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Herbal Incense and Bath Salts An Awareness Presentation

Herbal Incense and Bath Salts An Awareness Presentation

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Herbal Incense and Bath Salts An Awareness Presentation

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  1. Herbal Incense and Bath SaltsAn Awareness Presentation Kristine Nutt, LCSW, LCAS, CSI

  2. Disclaimer • This presentation is meant to provide basic awareness information on herbal incense products and bath salts. • There are hundreds of products being smoked for cannabis-like effects • Manufacturers constantly change product ingredients and market products under new names to circumvent the law. • Constantly moving target • Product names and lists, as well as the list of synthetic cannabinoids, in this presentation are not all inclusive.

  3. “SMILES” 

  4. “SMILES” • 2C-1 Hallucinogen synthetic drug • Part of the 2C family of drugs • Powder or Pill form • Often mixed with chocolate and candy • Schedule 1 class of drug in July 2012 • According to LAPD, there has been an increase of overdose deaths from this drug recently. Popular with teens and college students. • Formulas were published in book “PiHKAL: A chemical Love Story” (Transform Press, 1991)

  5. “Smiles”  • Dessa Bergen-Cisco, a Professor of Public Health at Syracuse University stated, “Basically, it’s a pure and potent form of estacy or MDMA”. • Effects are compared to a potent combination of MDMA and LSD with terrifying hallucinations and superhuman strength. • Overdoses have been reported in California, Ohio, and other states.

  6. “Smiles”

  7. “SMILES”  • Recently in the news due to Johnny Lewis, 28, who was known for his role in the television show, “Sons of Anarchy” killed 81 year old landlady and her cat before jumping to his death. No evidence of drugs were found in his system. • One guy began beating his head into the ground. • One 17 year old in North Dakota overdosed and was observed shaking, growling, and foaming at the mouth. Another teen died the night before from the drug. • Does not show up on drug screens

  8. Effects • Anxiety leading to panic attacks, seizures, distortions of time. Hyperventilation • Nausea and Vomiting • Terrifying auditory and visual hallucinations and feelings of fear and panic. Last hours to days. • Increased heart rate. Can cause strokes • Can cause seizures and kidney failure • Causes muscles to contract • Elevated body temperatures up to 107 degrees. • Giddiness and relaxed state

  9. Bath Salts Video Clip

  10. Refers to products containing synthetic cathinones, that are chemically similar to cathinone, an organic stimulant, that occurs naturally in the Khat plant. Highly pure white or brown powder or crystal form. Mostly seen in powder form. BATH SALTS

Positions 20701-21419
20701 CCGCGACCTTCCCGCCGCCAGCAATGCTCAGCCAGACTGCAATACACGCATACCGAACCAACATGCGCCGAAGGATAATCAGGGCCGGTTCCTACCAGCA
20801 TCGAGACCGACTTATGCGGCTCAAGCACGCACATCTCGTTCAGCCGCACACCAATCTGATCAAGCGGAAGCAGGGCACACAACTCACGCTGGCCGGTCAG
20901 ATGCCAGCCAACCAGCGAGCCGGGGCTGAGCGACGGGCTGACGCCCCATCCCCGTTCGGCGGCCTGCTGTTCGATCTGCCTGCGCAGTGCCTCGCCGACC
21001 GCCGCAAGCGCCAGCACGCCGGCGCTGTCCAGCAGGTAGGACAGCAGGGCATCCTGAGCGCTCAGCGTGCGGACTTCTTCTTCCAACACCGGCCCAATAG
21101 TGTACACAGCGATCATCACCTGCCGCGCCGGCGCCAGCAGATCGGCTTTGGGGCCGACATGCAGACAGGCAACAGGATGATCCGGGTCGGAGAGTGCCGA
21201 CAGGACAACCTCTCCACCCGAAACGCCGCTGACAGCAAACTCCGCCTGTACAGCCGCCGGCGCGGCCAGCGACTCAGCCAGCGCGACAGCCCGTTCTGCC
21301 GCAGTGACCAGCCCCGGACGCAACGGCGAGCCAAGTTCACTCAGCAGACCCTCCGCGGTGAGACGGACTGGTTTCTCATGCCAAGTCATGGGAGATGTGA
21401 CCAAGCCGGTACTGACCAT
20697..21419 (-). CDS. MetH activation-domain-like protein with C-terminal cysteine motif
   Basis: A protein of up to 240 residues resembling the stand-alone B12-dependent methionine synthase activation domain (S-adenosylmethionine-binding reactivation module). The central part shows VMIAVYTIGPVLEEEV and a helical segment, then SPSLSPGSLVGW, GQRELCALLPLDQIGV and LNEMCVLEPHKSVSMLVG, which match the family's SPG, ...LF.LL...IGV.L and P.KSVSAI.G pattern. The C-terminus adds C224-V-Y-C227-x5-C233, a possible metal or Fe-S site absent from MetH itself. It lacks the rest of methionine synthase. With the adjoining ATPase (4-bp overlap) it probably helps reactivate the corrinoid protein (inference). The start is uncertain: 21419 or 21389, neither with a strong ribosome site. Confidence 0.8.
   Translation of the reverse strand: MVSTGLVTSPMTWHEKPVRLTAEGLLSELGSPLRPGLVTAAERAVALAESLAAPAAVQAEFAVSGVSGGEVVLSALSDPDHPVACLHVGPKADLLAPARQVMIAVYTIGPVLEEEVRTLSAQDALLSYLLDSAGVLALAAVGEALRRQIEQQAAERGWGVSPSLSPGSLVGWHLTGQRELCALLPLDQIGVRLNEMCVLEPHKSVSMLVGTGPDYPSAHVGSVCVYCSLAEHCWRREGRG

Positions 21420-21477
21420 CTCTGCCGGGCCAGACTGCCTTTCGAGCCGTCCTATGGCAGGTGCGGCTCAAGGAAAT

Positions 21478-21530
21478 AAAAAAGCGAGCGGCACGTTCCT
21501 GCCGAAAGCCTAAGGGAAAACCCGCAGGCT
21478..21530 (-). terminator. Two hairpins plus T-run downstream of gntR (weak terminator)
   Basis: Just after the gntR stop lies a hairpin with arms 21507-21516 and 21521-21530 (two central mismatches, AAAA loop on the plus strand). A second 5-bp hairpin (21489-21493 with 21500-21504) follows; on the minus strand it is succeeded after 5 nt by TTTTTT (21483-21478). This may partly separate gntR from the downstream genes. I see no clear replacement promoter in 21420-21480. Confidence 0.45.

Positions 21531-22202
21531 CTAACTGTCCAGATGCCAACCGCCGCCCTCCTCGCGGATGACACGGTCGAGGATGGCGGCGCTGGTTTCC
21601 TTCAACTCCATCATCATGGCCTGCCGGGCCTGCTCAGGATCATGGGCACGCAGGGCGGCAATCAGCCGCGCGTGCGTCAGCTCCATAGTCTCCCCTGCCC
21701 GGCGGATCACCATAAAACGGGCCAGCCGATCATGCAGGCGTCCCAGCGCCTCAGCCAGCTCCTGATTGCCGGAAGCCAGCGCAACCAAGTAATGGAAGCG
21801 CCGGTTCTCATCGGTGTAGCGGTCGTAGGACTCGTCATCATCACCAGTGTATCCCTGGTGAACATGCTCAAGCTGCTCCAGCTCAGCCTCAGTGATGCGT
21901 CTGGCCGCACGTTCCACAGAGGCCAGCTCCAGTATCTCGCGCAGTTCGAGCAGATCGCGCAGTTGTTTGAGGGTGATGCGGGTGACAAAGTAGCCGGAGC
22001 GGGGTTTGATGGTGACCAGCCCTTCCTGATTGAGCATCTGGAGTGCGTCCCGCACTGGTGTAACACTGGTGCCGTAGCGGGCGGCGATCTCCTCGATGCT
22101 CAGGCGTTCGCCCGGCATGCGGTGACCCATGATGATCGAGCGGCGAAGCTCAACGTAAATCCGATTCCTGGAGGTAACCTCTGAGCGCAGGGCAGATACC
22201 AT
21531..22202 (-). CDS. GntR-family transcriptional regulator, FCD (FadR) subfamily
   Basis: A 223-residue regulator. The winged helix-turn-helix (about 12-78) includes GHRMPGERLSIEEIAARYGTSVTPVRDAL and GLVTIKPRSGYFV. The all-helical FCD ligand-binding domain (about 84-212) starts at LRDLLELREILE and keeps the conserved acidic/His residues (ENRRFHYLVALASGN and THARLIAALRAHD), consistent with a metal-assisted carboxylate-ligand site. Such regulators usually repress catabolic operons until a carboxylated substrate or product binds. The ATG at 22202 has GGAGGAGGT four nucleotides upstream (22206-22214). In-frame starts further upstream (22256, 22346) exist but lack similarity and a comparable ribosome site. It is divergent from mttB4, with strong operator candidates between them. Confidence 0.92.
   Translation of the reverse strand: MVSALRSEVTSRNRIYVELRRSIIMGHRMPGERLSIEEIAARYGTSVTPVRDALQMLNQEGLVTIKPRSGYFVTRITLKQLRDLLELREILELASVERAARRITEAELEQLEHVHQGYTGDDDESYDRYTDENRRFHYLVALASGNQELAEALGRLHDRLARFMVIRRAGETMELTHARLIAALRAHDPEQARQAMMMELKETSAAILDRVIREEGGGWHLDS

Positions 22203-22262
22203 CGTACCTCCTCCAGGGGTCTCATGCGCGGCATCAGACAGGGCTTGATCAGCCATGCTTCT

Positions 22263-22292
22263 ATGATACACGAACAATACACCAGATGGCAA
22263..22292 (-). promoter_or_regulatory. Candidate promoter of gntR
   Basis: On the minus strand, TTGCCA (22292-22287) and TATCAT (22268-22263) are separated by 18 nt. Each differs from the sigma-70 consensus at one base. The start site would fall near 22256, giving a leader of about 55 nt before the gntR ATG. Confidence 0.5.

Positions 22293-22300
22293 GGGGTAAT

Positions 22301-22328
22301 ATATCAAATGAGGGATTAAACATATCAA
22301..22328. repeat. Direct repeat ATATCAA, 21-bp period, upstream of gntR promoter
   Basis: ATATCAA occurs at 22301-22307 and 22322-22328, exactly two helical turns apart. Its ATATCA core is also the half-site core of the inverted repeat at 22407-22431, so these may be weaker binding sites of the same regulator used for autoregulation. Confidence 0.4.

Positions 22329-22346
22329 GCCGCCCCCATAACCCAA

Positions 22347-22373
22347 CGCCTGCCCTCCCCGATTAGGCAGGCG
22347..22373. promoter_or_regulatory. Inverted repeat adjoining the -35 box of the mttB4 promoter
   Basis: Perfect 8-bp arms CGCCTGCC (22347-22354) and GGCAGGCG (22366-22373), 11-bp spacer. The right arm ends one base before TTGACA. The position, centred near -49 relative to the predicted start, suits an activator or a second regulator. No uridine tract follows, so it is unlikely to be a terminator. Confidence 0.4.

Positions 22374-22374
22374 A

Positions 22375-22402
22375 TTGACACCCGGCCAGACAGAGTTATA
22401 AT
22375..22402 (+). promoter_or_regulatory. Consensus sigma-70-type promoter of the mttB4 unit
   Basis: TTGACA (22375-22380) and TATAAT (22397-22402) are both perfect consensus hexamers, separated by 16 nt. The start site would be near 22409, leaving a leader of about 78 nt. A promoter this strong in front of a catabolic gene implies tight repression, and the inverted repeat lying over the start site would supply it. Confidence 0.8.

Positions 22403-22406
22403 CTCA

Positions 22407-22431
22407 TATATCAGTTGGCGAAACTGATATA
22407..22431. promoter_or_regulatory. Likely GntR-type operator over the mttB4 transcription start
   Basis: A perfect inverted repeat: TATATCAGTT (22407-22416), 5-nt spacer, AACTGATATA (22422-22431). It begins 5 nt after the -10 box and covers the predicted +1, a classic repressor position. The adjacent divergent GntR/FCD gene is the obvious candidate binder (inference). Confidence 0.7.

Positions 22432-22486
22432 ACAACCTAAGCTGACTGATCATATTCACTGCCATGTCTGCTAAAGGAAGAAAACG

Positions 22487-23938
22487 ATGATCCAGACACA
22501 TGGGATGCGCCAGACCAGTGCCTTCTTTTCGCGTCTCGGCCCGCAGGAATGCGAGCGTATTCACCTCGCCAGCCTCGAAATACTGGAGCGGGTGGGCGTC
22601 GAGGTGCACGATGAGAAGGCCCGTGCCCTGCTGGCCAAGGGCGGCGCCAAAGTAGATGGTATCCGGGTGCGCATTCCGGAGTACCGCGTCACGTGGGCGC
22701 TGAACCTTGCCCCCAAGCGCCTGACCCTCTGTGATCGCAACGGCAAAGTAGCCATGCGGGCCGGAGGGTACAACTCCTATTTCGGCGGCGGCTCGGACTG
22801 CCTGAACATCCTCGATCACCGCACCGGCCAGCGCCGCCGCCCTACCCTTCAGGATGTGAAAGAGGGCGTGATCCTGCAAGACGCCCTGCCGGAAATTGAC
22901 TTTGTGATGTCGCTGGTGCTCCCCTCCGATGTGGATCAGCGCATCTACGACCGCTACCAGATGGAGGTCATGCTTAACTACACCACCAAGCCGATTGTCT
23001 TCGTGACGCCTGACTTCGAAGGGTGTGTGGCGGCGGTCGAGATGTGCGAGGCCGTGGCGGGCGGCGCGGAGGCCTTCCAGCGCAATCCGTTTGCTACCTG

11. BATH SALTS • First developed in research labs and became a popular party drug in Europe and UK • Spread overseas around 2010 and began to show up mostly in states like Louisiana, Kentucky, and Tennessee. Some had regional names like “Hurricane Charlie” and “Bayou”. • Other product names include Bliss, Blizzard, Blue Silk, Ivory Snow, Vanilla Sky and Ivory Wave. • Became highly publicized with the cannibalistic attack in Miami.

  12. BATH SALTS

  13. BATH SALTS

  14. BATH SALTS

  15. Marketing • Sold commercially as bath salts, plant fertilizer, toy cleaner, pond cleaner, cell phone cleaner, jewelry cleaner, insect repellant, glass cleaner, and toilet cleaner. Newest is ladybug attractant. • Chemicals imported mainly from China and India • Sold mainly on the internet buy also in “head shops”, convenience stores, and gas stations. Some people have bought on e-bay. • It is not the stuff you find at Bath and Body Works!!!

  16. Video of Bath Salts Sale

  17. Chemical Makeup • There are several synthetic cathinones. The most common found in “Bath Salts” are MDPV (methylenendioxypyrovalerone), mephedrone(4-MMC), or methylone. The primary ingredient in most bath salts is MDPV. • MDPV – at least 4x potency of ritalin or concerta. • 15-30 minutes to onset, peak effects around one hour and last around 2 – 7 hours when used orally.

  18. Bath Salts • Costs anywhere from $40 - $100 per gram. One gram contains 8 – 40 doses. • Taken orally, IV, nasal inhalation, or rectally. Snorting and swallowing are the most common methods of use. • High risk for overdose due to packages containing as much as 500 mg. Each packet contains varying amounts of the chemical.